Canada is one of 19 countries that has participated in providing data to the OECD survey in 2011-12 and in a survey by the United Nations Economic Commission for Europe (UNECE) in 2005. Fortunately, we are second amongst the countries participating, for the lowest level of underground activity. That’s certainly great news and something we can be proud of as a nation…  although there is the opportunity to be first and best on this list.

Last November, CRA announced a three-year initiative to combat the UE, noting that, “Since 2006, the percentage of the GDP for the underground economy has dropped to 2.3%.” The Minister announced three strategic themes in the effort to reduce the UE in

Canada on a go-forward basis:

  1. To better understand the scope of the UE
  2. To reduce social acceptability of participation in the UE
  3. To deploy a range of initiatives to encourage voluntary compliance

What can professional advisors do to help? To begin, adopting the three-part role that Knowledge Bureau sets out for students in its Master and Distinguished Financial Advisor Programs is an important opportunity. To be an educator, advocate and steward of family and community resources, requires a conversation about the benefits and responsibilities of full compliance with the CRA. There are three key ways to have a professional impact on the issue:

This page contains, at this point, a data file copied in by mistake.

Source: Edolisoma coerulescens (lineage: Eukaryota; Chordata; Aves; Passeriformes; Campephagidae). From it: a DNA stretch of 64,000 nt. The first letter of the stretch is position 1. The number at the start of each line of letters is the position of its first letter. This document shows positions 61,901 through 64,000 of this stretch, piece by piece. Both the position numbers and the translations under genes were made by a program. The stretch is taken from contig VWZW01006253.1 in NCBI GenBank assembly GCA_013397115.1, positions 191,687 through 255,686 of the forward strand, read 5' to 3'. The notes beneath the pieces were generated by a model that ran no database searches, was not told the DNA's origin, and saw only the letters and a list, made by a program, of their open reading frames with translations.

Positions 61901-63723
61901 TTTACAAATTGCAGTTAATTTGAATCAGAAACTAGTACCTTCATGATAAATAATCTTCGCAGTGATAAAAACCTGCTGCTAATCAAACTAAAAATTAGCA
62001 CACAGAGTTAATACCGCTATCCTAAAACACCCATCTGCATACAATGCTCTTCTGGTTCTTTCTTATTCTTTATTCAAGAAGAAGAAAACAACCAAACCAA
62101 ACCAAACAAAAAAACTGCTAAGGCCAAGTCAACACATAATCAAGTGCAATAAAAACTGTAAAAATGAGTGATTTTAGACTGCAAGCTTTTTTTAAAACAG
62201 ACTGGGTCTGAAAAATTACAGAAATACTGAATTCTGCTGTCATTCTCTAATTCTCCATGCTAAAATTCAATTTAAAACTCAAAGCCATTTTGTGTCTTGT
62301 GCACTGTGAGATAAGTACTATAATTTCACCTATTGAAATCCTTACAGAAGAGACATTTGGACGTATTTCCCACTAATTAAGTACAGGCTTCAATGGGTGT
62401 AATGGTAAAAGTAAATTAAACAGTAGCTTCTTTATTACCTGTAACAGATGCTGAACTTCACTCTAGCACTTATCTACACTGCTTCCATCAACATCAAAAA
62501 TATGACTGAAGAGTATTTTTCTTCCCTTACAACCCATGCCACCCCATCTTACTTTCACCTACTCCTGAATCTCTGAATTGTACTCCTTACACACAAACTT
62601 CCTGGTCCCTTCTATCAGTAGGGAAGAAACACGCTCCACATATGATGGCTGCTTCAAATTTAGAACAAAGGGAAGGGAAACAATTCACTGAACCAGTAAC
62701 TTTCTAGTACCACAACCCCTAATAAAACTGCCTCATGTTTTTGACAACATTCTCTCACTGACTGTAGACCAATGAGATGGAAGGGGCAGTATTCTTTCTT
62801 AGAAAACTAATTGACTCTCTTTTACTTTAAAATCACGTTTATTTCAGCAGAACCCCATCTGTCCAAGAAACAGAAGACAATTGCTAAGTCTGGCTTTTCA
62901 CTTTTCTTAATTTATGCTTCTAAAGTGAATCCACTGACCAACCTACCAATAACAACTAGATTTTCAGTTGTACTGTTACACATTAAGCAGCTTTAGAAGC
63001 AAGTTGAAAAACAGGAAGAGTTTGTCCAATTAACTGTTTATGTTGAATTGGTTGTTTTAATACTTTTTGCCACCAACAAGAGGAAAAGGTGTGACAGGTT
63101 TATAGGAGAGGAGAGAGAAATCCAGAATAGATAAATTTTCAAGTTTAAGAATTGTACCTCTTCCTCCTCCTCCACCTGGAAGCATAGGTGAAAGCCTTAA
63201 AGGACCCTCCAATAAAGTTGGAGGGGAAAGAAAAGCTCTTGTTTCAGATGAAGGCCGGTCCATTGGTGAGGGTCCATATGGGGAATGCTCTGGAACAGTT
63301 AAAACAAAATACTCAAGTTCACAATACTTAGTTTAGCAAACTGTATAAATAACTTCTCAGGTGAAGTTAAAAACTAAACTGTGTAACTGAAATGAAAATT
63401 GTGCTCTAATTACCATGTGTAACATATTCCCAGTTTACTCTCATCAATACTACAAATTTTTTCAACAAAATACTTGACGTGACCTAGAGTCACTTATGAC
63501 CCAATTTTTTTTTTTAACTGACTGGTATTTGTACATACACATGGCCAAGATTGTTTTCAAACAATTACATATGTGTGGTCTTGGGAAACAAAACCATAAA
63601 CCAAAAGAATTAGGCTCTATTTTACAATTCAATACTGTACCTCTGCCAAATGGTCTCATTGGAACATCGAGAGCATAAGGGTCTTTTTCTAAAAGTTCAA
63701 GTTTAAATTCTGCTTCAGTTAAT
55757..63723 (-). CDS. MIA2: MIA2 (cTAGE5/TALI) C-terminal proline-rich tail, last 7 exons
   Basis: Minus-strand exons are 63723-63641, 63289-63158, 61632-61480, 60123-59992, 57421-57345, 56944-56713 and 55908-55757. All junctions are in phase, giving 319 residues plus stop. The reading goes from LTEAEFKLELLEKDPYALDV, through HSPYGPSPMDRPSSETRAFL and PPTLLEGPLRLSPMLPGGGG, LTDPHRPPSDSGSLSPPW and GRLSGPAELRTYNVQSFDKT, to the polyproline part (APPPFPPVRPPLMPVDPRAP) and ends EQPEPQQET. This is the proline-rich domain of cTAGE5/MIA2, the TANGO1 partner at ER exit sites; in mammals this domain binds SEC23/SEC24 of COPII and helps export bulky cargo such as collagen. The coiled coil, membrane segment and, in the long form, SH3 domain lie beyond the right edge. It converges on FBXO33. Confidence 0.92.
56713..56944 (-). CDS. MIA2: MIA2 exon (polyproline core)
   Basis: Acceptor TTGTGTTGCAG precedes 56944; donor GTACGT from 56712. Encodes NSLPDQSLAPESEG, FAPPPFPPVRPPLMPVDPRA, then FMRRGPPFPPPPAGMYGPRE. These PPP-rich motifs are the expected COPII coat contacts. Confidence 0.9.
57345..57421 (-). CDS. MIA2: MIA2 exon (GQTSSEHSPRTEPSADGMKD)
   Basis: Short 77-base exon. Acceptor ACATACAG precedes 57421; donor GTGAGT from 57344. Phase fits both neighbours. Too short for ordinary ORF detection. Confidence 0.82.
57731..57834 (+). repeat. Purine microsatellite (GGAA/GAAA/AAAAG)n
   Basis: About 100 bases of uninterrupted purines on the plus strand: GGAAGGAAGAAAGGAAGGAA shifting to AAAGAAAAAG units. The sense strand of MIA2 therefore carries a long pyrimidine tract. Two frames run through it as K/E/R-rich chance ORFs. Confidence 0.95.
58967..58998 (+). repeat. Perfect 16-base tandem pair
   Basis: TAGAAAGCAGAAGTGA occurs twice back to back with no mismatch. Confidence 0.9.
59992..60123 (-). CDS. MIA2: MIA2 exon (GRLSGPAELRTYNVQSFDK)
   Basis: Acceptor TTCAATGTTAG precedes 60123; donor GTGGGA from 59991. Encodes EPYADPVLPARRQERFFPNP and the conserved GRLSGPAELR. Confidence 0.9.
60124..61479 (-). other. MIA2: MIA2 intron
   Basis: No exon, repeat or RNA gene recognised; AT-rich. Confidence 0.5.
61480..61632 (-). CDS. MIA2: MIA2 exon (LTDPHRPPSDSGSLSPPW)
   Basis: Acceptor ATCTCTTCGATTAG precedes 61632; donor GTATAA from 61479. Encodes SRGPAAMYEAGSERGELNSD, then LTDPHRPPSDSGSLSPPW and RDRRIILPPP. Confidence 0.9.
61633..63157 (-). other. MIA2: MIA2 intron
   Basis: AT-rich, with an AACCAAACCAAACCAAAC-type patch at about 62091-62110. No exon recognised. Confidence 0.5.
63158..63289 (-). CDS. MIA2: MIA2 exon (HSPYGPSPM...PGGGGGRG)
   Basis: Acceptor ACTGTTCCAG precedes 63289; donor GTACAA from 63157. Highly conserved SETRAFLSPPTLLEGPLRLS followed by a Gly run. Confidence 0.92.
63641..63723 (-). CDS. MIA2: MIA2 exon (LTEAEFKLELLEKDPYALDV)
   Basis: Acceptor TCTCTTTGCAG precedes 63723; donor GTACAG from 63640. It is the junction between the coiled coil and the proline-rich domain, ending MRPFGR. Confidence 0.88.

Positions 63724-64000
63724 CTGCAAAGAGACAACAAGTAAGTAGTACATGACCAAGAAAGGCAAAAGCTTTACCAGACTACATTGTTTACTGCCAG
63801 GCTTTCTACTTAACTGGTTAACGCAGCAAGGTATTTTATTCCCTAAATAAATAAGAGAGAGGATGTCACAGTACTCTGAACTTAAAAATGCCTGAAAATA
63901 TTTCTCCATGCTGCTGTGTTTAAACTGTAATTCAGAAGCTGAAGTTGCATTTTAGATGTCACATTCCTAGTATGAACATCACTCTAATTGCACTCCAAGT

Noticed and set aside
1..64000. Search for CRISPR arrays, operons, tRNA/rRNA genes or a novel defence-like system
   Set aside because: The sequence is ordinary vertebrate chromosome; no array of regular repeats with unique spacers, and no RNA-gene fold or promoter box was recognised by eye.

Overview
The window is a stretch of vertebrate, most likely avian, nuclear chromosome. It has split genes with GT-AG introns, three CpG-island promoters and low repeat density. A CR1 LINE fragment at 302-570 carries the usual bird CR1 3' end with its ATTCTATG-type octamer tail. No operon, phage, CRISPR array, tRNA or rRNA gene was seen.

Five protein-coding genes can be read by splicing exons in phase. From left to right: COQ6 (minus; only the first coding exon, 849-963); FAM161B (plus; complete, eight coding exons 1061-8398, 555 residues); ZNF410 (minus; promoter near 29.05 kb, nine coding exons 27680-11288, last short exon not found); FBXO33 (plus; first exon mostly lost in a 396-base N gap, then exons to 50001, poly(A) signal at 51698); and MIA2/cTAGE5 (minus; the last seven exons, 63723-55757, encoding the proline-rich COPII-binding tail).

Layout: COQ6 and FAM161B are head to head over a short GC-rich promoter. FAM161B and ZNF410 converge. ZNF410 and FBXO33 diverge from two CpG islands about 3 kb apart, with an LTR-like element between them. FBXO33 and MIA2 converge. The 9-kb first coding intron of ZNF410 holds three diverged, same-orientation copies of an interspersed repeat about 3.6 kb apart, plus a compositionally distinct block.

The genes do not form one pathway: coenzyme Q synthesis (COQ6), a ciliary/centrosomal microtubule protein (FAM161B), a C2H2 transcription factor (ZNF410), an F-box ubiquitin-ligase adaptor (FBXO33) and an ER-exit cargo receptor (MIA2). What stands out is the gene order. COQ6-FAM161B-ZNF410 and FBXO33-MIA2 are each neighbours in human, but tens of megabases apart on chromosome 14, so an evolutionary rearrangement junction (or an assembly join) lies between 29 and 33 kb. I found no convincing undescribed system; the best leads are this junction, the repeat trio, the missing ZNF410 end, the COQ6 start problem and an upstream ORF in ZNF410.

1. Encouraging the Prompt Filing of Tax Returns. Full participation within the tax system requires the filing of an audit-proof tax return under the personal, corporate and sales tax systems. Professional advisors can articulate the benefits of avoiding penalties and managing documentation requirements, made so much easier with electronic software applications.
  2. Encouraging Full Use of Social Benefits. Participation in financial risk management opportunities, initiated by the filing of a tax return, include the receipt of refundable tax credits which redistribute income, the building and funding of RRSP and TFSA contribution room, and the contributions to public programs like the Canada Pension Plan (CPP) and the Employment Insurance (EI) plan. Professionals can explain each of these plans and how they work to empower their clients to fully participate in the benefits of the tax system.
  3. Encouraging Legitimate Tax Planning. Participation in the use of legitimate tax preferences available in specific situations is important (for example, Canadians with costs of child care, moving, certain employment expenses, unreimbursed medical or charitable donations qualify for special tax deductions and credits). By teaching clients how to arrange affairs within the intent and framework of the law, to pay only the correct amount of tax, in contrast to tax evasion, can encourage full compliance with a tax system that is, for the most part, fair and equitable.

Complexity, of course, is an obstacle to tax compliance, but again, this is where the role of a designated professional can really add value. As an educator and advocate for client rights, the tax and financial professional plays a direct role in the stewardship of Canada’s financial ecosystem.

Doing your part to teach tax literacy with your clients and in your community, in short, is a noble contribution in the fight against the Underground Economy.